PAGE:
While most are aware of the textbook signs of asthma such as wheezing, difficulty breathing, and a tightness in the chest, there exists a myriad of symptoms often overlooked and misattributed to other health conditions, a misunderstanding that can at times prove dangerous.
For instance, that stubborn cough mistaken for a lingering cold may, in actuality, signal asthma in disguise. Often dismissed as a mere symptom of a typical illness, a persistent cough — resistant to conventional medicines and showing no signs of subsiding on its own — is one of the frequently unrecognized hallmarks of asthma. Lingering unmitigated for several weeks or more, such a cough insists on a medical consultation.
Similarly, persistent sneezing, a runny nose, and irritable, bloodshot eyes may be misinterpreted as hay fever or allergic rhinitis. Yet, it is a known fact that asthma is often comorbid with allergic rhinitis. However, be mindful that constant exposure to specific irritants over an extended period could instigate not only hay fever-like symptoms but also occupational asthma, distinguished by worsening symptoms the longer they’re left untreated.
Those with asthma may even find their sleep cycles disrupted, which might be attributed to the fact that asthma symptoms tend to intensify at night. Coughing and wheezing post-midnight are known to result in insomnia, subsequently escalating fatigue levels. In such cases, simply attributing tiredness to long or stressful days may exacerbate the overlooked impacts of asthma.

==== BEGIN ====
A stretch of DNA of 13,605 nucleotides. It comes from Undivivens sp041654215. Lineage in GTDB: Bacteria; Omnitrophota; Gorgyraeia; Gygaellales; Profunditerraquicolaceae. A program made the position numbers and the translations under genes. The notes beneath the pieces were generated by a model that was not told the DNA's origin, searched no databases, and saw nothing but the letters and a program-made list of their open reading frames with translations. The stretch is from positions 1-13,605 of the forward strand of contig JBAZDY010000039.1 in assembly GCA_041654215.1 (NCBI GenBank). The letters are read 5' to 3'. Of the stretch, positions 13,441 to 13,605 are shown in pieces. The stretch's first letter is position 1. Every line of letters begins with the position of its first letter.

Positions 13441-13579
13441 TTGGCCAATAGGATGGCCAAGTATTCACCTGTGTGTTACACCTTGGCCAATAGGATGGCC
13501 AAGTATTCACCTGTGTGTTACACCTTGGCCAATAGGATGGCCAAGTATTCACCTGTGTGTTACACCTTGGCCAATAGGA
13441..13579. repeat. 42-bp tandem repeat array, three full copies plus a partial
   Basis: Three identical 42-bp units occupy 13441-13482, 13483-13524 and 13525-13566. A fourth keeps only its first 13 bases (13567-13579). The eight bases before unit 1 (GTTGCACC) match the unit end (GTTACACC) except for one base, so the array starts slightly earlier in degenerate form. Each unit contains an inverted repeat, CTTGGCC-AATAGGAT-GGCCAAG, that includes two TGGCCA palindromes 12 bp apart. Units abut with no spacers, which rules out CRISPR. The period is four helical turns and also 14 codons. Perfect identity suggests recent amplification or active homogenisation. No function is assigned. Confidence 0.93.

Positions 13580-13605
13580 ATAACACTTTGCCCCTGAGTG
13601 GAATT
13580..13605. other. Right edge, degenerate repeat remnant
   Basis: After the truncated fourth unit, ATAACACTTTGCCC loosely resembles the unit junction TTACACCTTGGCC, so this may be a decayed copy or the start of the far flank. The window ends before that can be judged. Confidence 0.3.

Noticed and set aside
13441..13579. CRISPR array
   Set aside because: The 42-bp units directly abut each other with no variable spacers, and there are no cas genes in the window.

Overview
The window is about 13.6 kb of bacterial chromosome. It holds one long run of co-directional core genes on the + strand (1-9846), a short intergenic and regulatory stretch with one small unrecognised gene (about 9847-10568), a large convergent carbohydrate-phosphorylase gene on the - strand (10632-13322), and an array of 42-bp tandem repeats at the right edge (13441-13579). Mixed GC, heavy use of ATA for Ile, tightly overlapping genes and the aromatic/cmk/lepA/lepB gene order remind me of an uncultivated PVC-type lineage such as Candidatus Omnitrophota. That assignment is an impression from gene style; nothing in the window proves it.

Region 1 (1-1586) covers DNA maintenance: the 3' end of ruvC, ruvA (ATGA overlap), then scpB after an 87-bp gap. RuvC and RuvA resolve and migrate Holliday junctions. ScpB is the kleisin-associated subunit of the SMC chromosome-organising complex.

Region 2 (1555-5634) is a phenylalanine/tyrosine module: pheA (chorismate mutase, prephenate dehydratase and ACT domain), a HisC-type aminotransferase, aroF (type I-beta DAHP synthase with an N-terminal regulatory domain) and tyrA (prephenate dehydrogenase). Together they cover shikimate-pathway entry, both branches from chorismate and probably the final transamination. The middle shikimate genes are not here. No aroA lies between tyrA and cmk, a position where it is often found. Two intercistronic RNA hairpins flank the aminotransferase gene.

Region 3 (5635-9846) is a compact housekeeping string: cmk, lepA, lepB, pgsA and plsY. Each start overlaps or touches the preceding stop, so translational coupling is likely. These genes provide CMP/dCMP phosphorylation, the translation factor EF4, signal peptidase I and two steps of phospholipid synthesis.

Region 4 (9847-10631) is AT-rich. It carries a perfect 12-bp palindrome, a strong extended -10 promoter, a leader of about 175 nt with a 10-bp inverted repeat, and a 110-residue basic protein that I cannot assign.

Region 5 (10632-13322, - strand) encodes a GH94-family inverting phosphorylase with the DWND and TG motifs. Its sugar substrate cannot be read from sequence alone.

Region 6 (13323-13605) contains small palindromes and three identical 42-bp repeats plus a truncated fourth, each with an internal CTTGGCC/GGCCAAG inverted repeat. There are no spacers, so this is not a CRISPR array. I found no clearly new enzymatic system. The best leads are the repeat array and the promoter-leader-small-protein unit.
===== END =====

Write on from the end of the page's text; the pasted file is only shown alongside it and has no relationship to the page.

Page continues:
Additionally, an upset gastrointestinal system could be indicative of asthma, contrary to the assumption of heartburn after a zesty meal. The persistent wheezing and coughing symptomatic of asthma could lead to gastric reflux, creating a vicious cycle of worsening symptoms.
Lastly, experiencing frequent sighs or feelings of breathlessness may be more than an occasional reaction. Excessive sighing can signify asthma as your body grapples to process more air, or adjust its oxygen uptake. It may also reveal a related condition called sighing dyspnea, essentially described as ‘air hunger’ due to the absence of associated wheezing.
It is worth noting that these symptoms may not always present consistently which could lead to doubt their association with asthma. However, agile awareness and monitoring of these symptoms, irrespective of any initial ambiguity, followed by a detailed discussion with your healthcare provider is the prudent course of action.